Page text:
Fred Buzu Asi works as Community Services Officer at the Ministerial Department of Refugees in Uganda. His main responsibilities are to ensure peaceful coexistence among refugees and between refugees and local host communities. To expand his knowledge and skills, he took the opportunity to follow the Migration and Local Authorities course at the Hague Academy.

Fred enrolled in the Hague Academy’s course in response to the situation in his country. Migration is central to the situation in Uganda – it is a country of origin, transit, and destination of migrants and refugees. Due to regional instability, Uganda has historically been a host for asylum seekers and economic migrants from around Eastern Africa. The most recent waves of migration have taken place because of the South Sudanese civil war in 2013, the humanitarian crisis in Somalia in 2011, and continued political violence in both Burundi and the Democratic Republic of Congo (DRC). Uganda struggles to host refugees, and limited resources have pressured rural and especially urban centres, leading to heightened social conflicts.

Refugees need to engage in economic activities as well, and as a focal person, I found it very challenging to achieve social cohesion between host communities and emerging communities of refugees and migrants.”

Learning to build social cohesion

At the Hague Academy, Fred hoped to finetune his skills and knowledge to improve the social and economic inclusion of migrants and refugees into host communities, a crucial step to alleviating tensions.

The most useful part of the course for me was sharing experiences with other participants, especially having similar challenges with mixed migrations, for example in Turkey.”

As Fred continues, particularly beneficial were the lessons given by experts on social cohesion efforts in Rotterdam, where he and other practitioners interacted with municipal officials on the integration of refugees to the city.

Back Home Action Plan: Harmonising Communities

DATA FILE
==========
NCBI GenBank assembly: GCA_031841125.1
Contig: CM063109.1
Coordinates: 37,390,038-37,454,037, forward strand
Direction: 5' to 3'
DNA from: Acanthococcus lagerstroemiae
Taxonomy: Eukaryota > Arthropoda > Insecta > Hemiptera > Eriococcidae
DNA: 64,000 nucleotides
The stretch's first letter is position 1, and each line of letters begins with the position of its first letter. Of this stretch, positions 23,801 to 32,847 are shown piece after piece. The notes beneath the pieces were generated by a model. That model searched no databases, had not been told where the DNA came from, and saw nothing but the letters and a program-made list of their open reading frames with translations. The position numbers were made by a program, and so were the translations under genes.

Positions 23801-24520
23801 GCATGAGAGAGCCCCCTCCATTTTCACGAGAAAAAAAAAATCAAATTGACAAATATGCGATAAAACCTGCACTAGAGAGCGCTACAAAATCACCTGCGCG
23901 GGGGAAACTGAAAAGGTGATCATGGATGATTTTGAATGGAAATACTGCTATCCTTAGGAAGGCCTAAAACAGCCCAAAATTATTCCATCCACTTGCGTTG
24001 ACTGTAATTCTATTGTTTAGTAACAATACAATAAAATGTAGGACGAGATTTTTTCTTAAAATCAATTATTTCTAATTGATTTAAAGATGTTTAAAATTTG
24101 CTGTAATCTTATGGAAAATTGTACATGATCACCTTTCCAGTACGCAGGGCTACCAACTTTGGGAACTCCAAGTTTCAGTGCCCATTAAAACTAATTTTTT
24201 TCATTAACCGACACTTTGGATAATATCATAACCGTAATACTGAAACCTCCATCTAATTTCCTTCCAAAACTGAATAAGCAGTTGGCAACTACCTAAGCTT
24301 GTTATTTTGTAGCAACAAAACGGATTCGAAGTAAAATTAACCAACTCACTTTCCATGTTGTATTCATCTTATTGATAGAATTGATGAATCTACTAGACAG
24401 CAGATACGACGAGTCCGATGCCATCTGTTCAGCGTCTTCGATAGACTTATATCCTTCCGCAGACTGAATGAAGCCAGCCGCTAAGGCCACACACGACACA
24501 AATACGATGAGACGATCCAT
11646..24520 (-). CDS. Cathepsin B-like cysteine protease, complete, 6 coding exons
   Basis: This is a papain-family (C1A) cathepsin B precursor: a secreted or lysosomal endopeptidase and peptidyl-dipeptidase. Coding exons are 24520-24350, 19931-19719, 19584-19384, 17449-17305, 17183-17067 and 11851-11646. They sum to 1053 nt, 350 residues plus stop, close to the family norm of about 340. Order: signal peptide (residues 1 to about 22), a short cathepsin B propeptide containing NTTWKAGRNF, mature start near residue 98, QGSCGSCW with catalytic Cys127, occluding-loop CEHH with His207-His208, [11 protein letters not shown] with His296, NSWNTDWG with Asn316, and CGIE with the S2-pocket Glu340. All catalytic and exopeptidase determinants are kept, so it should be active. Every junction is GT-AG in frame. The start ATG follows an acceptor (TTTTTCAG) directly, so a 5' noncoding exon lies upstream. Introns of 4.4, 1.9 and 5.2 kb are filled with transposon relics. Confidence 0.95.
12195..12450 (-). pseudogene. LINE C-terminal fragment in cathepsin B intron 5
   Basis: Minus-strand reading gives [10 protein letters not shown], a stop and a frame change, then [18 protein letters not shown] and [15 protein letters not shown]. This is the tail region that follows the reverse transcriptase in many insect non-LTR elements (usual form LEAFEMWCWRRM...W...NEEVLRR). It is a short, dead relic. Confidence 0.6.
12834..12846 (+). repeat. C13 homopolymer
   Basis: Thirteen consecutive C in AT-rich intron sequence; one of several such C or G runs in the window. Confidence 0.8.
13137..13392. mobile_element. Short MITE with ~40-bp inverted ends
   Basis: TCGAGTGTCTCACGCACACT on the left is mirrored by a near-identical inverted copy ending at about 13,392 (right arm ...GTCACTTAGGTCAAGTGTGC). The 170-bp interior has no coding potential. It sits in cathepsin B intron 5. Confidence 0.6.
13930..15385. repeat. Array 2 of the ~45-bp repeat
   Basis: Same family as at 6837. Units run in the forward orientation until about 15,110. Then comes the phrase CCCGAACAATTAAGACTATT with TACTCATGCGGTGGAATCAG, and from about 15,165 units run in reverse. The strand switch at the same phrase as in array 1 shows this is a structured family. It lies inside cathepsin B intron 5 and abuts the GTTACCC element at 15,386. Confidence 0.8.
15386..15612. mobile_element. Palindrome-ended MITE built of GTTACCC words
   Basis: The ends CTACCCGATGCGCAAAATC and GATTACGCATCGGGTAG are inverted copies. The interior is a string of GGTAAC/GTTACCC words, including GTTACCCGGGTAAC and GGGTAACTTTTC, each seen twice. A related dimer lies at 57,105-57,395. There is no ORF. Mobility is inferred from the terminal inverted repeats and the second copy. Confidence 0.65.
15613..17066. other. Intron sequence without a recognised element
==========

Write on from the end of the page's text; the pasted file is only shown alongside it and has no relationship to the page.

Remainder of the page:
Back in Uganda, he has now begun to organise dialogues between refugees and host communities and has brought together local governments and NGOs in plenary sessions for future cooperation.

Local governments are now aware of the programmes and the budgets of NGO’s and this has improved working relationships and joint planning.

However, he has still identified the need to have further engagements with both local governments and NGOs as some of the donor conditions are not supportive of working with both, host and migrant communities. Often, donors support is directly aimed at migrants, but the two communities live together.

Uganda is bordering fragile states like South Sudan and DRC and has protracted refugees who have stayed for over 20 years. This makes me think that it is likely that we will have many more migrants coming into Uganda in the coming years. We need to have better data on migrants to plan for housing and economic development, and to avoid issues of xenophobia.”

Are you interested in learning more about the role of local authorities in receiving and integrating migrants, including asylum seekers and refugees? Make sure to sign up for our Migration and Local Authorities course, which will take place from 4 – 15 July 2022. Please note that the deadline for applications is 27 May 2022.